Last week I noted how quickly Roy Blunt began echoing the GOP talking point that the moratorium on deep-water drilling in the Gulf would cause greater economic suffering in that region than the oil spill that prompted it. He’s still riding that particlar hobby horse, tweeting just three days ago:
Discussing BP oil spill disaster @971FMTalk Obama’s drilling moratorium will kill tens of thousands of jobs.
As an argument against the moratorium, the claim was pretty much without merit to start with – sure, some Gulf states are heavily dependent on the oil industry, but rushing ahead without taking appropriate precautions is what caused this catastrophe in the first place. It’s very likely that if President Bush had not issued his get-the-oil-fast, consequences-be-dammed executive order of May 18, 2001, and Bush appointees, “burrowed” into the Interior Department, had not downplayed risks in reports to Secretary of the Interior Ken Salazar, we would not be struggling to cope with this unprecedented oil spill and its concomitant damage now – damage that goes far, far beyond unemployed oil-rig workers.
However, these considerations are moot. Blunt’s assertion is totally undercut by the simple fact that, in addition to the 20 billion dollar fund to allay damages resulting from the spill, the president got BP to commit to setting aside 100 million dollars to compensate oil workers who are unemployed as a result of the shut-down of previously operational oil-rigs in the gulf. After announcing this agreement, the President added:
I’m absolutely confident BP will be able to meet its obligations to the Gulf Coast and to the American people. BP is a strong and viable company and it is in all our interests that it remains so. This is about accountability.
Let’s see … the President is looking out for those who have been hurt by BP’s negligence – including displaced oil workers – and asking for accountability from BP while he does it … or, as Roy Blunt might prefer to say, he’s “shaking down” an honest mega-corporation that got caught in a “natural disaster.”
Tonight President Obama eloquently elaborated on the lessons that we need to take from the disastrous gulf oil spill – lessons that apparently are way over Roy Blunt’s head. Blunt, simple soul that he is, professed via twitter that:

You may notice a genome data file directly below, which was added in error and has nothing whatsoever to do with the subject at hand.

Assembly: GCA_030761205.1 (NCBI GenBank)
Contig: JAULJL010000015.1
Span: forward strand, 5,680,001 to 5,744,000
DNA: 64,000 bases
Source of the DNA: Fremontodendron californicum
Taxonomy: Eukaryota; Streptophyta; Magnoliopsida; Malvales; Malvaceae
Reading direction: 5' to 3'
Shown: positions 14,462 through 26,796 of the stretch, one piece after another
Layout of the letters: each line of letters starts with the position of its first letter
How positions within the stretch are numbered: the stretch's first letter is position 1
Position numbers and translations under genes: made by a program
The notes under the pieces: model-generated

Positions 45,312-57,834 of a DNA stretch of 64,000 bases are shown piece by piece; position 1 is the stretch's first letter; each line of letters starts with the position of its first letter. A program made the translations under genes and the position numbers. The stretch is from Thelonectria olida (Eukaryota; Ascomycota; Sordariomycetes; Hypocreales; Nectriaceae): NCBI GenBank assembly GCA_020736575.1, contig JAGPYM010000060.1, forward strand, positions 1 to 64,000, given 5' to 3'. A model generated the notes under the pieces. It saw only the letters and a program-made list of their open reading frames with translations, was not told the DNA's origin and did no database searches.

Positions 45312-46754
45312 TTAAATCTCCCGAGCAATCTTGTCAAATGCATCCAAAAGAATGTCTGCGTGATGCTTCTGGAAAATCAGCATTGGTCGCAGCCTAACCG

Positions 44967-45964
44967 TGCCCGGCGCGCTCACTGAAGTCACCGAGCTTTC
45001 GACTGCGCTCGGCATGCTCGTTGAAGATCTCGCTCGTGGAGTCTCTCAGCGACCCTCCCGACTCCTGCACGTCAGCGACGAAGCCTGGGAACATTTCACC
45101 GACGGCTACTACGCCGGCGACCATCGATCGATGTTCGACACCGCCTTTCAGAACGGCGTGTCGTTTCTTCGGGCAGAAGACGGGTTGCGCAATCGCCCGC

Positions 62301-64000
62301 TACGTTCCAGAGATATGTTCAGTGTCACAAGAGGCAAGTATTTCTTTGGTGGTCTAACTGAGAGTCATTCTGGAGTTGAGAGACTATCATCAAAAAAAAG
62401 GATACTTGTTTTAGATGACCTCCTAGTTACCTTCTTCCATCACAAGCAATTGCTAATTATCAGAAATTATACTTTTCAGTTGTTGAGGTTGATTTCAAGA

I was stunned to hear the president use the BP oil spill disaster as an opportunity to push for his job-killing national energy tax plan
It does seem clear that ol’ Roy hasn’t had time to peruse the EPA analysis of the American Power Act:
The Environmental Protection Agency has released its analysis of the American Power Act today, agreeing with independent studies that the legislation would cut energy bills, create jobs, and strengthen national security. Most critically, they also looked at the effect of the legislation on the fate of the planet’s climate. Scientists have repeatedly warned that catastrophic tipping points – global species collapse, megadroughts, rapid sea level rise, ice cap destruction – become inevitable as the planet warms more than two degrees Celsius above pre-industrial levels. Quite simply, an American cap on carbon is the deciding factor
Of course, since the EPA has as its mission the protection of the environment, Blunt, like other GOPers and some ConservaDems who have as their mission the protection of oil and coal cronies, might not be inclined to consider the EPA’s expert analysis any time soon.
Nevertheless, when we’ re dealing with a crisis, I’m not sure I want my politicians to spout pre-digested focus group talking points, complete with catchy but empty phrases like “job-killing national energy tax.” I know that it’s got to be so much easier than actually thinking, but don’t we elect these clowns to actually, substantively deal with our problems?